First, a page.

Although, Chiang Mai is rapidly expanding, it seems that its charm has remained intact. My friend and his girlfriend planted my Thai roots and most importantly, introduced me to the country’s best culinary delights. In fact, as soon as I was picked up from the airport, we visited what seemed to be a random, small Thai house with a crude outside kitchen. My friend ordered Som Tom, a salad made of grated green papaya, spicy crushed chilies, tomatoes, and citrus juice served with a side of sticky rice. My mind was blown! I fell in love with the simple, yet complex flavored dish. Other highlights include Khow Soy, a coconut curry soup, and Ladna, a sloppy pork stew served with crispy noodles. I knew immediately, from the excellent food alone, that I was going to love my time here.

On my third day, I boarded a bus to my final destination Pai, a sleepy yet magical town in the middle of the mountainous north. Since the 70s, Pai has been attracting free souls on the backpackers circuit. The town of some 5000 has two traffic lights, four 7/11s, and dozens, if not hundreds, of bars. There is live music being played every night and everyone seems to be friendly. The best way to imagine the town is to think of a permanent music and arts festival. Pai is not a place, its a way of life… man.

King Kong

29 Oct

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Once a sleepy, rural bay on the South China Sea, the landscape that is now Hong Kong has been radically altered as a result of nearly 150 years of colonial British rule. Nowhere in the world can you find such an eclectic mix of new and old. The skyline is unsurpassed and is reason enough for visiting this beautiful metropolis. Hong Kong’s history is equally as fascinating.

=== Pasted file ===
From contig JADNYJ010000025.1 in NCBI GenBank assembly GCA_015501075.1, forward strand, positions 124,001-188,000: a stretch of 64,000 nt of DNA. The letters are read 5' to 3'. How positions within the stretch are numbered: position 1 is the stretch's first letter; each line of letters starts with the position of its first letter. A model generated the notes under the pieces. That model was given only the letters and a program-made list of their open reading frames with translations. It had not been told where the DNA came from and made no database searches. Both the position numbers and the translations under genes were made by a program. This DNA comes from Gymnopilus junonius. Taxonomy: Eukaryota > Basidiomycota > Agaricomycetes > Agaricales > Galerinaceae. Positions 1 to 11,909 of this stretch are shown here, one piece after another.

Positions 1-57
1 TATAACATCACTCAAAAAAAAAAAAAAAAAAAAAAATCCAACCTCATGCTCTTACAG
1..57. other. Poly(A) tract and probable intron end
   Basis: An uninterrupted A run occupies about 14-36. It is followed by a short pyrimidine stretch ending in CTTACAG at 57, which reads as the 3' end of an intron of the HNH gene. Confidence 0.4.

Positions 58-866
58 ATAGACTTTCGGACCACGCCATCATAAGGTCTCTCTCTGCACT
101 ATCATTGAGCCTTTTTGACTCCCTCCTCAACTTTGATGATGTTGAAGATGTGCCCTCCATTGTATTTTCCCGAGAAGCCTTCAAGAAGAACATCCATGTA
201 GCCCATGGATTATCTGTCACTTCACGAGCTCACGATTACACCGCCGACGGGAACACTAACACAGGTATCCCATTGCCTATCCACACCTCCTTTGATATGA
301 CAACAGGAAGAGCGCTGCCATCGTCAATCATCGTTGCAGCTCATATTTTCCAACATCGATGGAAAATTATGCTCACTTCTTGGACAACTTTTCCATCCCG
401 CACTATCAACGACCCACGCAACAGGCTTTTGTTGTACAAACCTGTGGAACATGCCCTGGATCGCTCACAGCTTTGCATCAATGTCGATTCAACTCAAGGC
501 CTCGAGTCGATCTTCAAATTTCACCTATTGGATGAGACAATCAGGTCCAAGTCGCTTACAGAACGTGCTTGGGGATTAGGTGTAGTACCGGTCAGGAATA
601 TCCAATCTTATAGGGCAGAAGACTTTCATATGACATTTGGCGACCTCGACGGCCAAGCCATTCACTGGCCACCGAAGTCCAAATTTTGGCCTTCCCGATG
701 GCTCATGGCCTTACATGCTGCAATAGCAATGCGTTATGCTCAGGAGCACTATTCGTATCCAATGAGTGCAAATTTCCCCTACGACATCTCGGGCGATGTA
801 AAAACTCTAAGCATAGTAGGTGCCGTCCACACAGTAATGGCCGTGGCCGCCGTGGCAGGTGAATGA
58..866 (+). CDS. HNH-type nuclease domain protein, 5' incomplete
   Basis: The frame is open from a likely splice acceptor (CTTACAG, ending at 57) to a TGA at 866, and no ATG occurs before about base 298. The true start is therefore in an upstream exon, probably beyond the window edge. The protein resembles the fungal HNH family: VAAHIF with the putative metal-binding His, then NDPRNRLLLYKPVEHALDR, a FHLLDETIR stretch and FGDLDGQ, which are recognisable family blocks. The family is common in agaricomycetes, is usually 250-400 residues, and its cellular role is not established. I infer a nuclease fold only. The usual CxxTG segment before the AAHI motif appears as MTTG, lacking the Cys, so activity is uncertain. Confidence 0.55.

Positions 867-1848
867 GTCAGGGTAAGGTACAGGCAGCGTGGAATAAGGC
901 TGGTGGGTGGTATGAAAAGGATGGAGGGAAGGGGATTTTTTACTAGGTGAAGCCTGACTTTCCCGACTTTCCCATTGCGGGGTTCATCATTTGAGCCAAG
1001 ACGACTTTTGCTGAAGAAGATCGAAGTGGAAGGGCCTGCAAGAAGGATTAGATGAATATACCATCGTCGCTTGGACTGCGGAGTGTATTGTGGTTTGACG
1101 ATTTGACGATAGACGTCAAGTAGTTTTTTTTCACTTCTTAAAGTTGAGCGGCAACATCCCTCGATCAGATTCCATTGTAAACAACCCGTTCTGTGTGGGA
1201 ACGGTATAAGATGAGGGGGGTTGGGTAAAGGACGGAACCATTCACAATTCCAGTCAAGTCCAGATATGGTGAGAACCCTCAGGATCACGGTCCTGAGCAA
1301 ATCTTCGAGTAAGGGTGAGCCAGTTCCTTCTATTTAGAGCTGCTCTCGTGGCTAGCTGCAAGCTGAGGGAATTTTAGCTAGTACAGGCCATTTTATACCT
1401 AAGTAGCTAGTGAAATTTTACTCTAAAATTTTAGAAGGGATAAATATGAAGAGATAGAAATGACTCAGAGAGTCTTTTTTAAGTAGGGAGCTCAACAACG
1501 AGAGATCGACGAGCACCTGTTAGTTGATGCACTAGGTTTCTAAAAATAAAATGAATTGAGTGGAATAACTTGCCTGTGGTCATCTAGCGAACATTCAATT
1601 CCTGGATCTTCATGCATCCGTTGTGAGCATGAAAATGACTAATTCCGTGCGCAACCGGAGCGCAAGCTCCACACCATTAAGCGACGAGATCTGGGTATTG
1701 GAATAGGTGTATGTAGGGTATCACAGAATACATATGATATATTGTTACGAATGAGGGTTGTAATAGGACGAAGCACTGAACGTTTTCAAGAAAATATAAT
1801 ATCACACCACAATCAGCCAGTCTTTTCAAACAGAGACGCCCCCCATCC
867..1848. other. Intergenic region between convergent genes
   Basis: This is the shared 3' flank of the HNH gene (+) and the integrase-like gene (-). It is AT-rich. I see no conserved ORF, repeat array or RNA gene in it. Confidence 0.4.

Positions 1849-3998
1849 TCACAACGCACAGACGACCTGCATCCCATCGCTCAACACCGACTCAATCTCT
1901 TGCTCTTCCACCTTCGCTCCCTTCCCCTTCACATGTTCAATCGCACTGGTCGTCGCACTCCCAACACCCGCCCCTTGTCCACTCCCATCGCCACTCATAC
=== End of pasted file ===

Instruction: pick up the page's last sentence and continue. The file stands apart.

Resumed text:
When the Portuguese explorer Vasco de Gama rounded the Cape of Good Hope, his route undermined the rivaling Muslim world and made the riches of the East available to Europe’s upper class. Silks, spices, and teas, all luxuries that were available during Roman times, were considerably more rare as a result of the dwindling relationship between Christendom and Muslim controlled overland trade-routes. The Portuguese, with their superior naval technology, kept stretching further eastward and set up ports in Goa, Melaka, and eventually Macau.

Other European powers saw the need to compete with the Portuguese and began setting up their own colonies and trading companies. Tea, which began as a simple luxury, turned into a national addiction in Britain. In order to gain access to the lucrative plant, the British had to first compete with the other colonial “superpowers” – the Portuguese, Dutch, Spanish, French, and British all raced to colonize and take advantage of Asia’s culinary treasures.

When Britain finally began direct trade with China, the Qing Emperor only accepted silver as payment for tea. As a result, the British silver stock quickly drained and Parliament saw a need to take action. They decided to send two delegates directly to the Emperor with chests full of Western treasures, inventions, and art. The Emperor replied by saying the Chinese possessed all thing in life, and had little use for the meaningless, crude Western objects that have been sent as a bribe.